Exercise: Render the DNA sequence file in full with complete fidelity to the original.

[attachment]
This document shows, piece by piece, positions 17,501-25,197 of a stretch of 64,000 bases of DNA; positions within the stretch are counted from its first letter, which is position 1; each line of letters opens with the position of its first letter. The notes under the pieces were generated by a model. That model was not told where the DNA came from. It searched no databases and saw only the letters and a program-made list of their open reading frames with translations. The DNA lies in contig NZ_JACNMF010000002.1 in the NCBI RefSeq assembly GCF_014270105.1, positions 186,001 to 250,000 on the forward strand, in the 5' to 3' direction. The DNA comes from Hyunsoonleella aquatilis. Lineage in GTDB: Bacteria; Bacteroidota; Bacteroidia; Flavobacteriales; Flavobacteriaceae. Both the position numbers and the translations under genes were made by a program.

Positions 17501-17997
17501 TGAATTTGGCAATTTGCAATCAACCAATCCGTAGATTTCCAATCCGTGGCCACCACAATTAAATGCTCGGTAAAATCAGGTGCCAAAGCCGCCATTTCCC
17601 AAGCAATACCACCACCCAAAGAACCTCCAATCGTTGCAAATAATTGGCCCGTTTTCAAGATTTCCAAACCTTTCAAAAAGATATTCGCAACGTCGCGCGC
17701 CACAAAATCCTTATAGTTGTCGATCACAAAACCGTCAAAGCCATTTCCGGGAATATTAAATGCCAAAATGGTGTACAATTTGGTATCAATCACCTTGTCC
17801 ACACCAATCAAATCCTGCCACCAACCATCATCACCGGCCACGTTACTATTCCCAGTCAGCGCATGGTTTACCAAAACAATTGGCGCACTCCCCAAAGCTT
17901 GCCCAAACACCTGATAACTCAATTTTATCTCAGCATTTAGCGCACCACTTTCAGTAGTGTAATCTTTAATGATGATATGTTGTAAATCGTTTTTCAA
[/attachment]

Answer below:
This document shows, piece by piece, positions 17,501-25,197 of a stretch of 64,000 bases of DNA; positions within the stretch are counted from its first letter, which is position 1; each line of letters opens with the position of its first letter. The notes under the pieces were generated by a model. That model was not told where the DNA came from. It searched no databases and saw only the letters and a program-made list of their open reading frames with translations. The DNA lies in contig NZ_JACNMF010000002.1 in the NCBI RefSeq assembly GCF_014270105.1, positions 186,001 to 250,000 on the forward strand, in the 5' to 3' direction. The DNA comes from Hyunsoonleella aquatilis. Lineage in GTDB: Bacteria; Bacteroidota; Bacteroidia; Flavobacteriales; Flavobacteriaceae. Both the position numbers and the translations under genes were made by a program.

Positions 17501-17997
17501 TGAATTTGGCAATTTGCAATCAACCAATCCGTAGATTTCCAATCCGTGGCCACCACAATTAAATGCTCGGTAAAATCAGGTGCCAAAGCCGCCATTTCCC
17601 AAGCAATACCACCACCCAAAGAACCTCCAATCGTTGCAAATAATTGGCCCGTTTTCAAGATTTCCAAACCTTTCAAAAAGATATTCGCAACGTCGCGCGC
17701 CACAAAATCCTTATAGTTGTCGATCACAAAACCGTCAAAGCCATTTCCGGGAATATTAAATGCCAAAATGGTGTACAATTTGGTATCAATCACCTTGTCC
17801 ACACCAATCAAATCCTGCCACCAACCATCATCACCGGCCACGTTACTATTCCCAGTCAGCGCATGGTTTACCAAAACAATTGGCGCACTCCCCAAAGCTT
17901 GCCCAAACACCTGATAACTCAATTTTATCTCAGCATTTAGCGCACCACTTTCAGTAGTGTAATCTTTAATGATGATATGTTGTAAATCGTTTTTCAA